Wind can cause trees and branches to fall on power lines, while ice and snow can accumulate on power lines and cause them to snap. Extreme heat, meanwhile, can cause electrical equipment to overheat and fail.

2. Trees

Trees are another significant cause of power outages. During storms, strong winds, or trimming by inexperienced professionals, tree limbs can fall onto power lines and cause outages.

Keeping trees trimmed back from power lines is essential to prevent such incidents.

3. Vehicles

Vehicles colliding with a utility pole can cause widespread outages. This can happen when drivers lose control of their cars. It can also occur when the roads are impacted by poor weather or visibility.

4. Earthquakes

Earthquakes can knock out power lines and compromise electrical facilities. Even small earthquakes can cause damage that may lead to power outages, especially in earthquake-prone areas like California.

5. Animals

While they may seem small, wild animals like squirrels, snakes, and birds can cause power equipment to short circuit. This usually happens when animals are electrocuted after seeking warmth and shelter in electrical equipment.

6. Lightning [please move this section to “1. Storms”

Outages can also occur when lightning strikes electrical equipment, transmission towers, wires, and poles. This is common during severe storms and other catastrophic weather events.

7. Excavation digging

When excavation or digging disrupts underground power lines, it can cause outages and disruptions.

Because of this, it’s crucial to call 811 before any gardening or digging project to ensure that there are no underground cables or other utility lines in the area.

Failure to do so can damage electrical equipment, electrocution, and possible outages.

8. High Power Demand

Outages are common during heat waves and other times when there’s an unusually high power demand.

Electric cables, transformers, and other electrical equipment are also at risk of melting or malfunctioning during high-power demand periods.

How to Handle a Power Outage

Before

  • Perform an inventory of the items in your home that need electricity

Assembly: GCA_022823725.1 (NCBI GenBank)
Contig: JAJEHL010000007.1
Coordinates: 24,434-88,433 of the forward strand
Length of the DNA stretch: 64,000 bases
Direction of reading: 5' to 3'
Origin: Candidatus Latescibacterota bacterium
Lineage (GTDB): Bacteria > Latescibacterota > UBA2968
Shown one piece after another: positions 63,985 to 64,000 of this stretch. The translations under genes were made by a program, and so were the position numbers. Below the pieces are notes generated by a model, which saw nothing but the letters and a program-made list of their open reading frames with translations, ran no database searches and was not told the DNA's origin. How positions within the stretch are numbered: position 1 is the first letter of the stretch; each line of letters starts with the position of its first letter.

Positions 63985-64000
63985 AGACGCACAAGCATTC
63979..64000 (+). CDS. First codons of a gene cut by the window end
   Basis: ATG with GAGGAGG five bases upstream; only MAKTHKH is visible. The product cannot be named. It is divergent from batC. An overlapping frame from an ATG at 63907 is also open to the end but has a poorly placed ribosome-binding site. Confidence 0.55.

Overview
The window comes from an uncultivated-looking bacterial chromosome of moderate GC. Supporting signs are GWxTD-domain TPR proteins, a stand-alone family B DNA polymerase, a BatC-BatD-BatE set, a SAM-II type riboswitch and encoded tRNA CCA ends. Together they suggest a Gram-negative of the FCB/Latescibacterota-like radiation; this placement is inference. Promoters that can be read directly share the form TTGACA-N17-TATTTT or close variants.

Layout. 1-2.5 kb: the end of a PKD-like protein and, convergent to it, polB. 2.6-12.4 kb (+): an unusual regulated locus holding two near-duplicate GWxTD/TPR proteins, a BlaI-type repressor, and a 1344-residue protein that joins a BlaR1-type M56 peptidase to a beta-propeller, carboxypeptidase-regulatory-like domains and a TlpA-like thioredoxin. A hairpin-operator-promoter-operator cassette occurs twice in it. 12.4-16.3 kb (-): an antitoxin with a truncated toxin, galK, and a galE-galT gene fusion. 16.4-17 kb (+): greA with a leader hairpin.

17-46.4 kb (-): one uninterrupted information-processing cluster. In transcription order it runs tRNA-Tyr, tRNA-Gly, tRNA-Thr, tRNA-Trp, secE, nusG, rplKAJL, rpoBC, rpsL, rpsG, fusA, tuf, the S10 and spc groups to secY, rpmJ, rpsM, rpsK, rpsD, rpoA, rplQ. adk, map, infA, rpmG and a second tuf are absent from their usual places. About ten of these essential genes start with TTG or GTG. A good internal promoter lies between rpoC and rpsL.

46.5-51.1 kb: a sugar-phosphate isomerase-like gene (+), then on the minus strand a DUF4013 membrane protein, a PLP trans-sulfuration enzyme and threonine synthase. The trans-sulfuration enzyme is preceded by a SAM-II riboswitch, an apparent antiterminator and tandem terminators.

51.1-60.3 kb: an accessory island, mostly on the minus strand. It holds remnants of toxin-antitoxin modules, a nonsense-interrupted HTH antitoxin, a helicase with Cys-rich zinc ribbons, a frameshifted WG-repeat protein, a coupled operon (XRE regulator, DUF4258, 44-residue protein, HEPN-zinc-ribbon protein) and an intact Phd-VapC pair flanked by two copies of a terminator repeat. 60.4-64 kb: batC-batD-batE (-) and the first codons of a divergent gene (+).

• Collect and install batteries, portable generators, and/or power stations to meet your energy needs.
  • Collect high-powered flashlights for every household member.
  • Know how long your phone battery will last and how long you can charge it via your backup power source.
  • Talk to your doctor or medical provider about a power outage plan for your refrigerated medicines and any medical devices that rely on electricity.
  • Install carbon monoxide detectors with battery backup on every level of your home.
  • Store enough nonperishable food and bottled water to last your family 3-5 days.

During

  • Keep your freezers and refrigerators closed as much as possible! The refrigerator will maintain its internal temperature for about four hours (as long as it remains closed), while a freezer will maintain its temperature for about 48 hours.
  • Monitor the temperatures inside your refrigerator and freezer and throw out perishable items if the temperature reaches 40 degrees or higher.
  • Use generators, camp stoves, and charcoal grills outdoors – at least 20 feet from windows.
  • Turn off or disconnect all non-necessary appliances, electronics, and equipment.
  • Check with local offices about heating, cooling, relief, and aid stations in your area.

After

  • Stay at least 35 feet away from downed power lines and anything they may be touching.
  • Do not enter flooded areas.
  • Check your home for damage and take pictures of any apparent problems.
  • Do not turn on any appliances that have been in standing water or flood areas.

Ready to Embrace a Robust Backup System and Energy Independence? Call Sandbar to Power your Home Today!

While the idea of a grid outage can be scary, securing a backup power system for your home is a great way to ensure peace of mind and energy independence.

Here at Sandbar Solar and Electric, we specialize in helping customers in the Santa Cruz area design robust solar panels and battery systems for their homes.

Contact us today to learn more about our services and how we can support you. 

About the Author

Jeremy has worked in the solar industry since 2006. He has a Bachelor’s Degree from UC Santa Cruz in Environmental Studies. Jeremy has spent most of his solar career in residential sales and Sales Management in both California and Hawaii. He was raised in Santa Cruz County and is passionate about helping local residents make the switch to clean and reliable renewable energy. Jeremy lives on the Westside with his wife and two boys and enjoys music, photography and hiking in his personal time.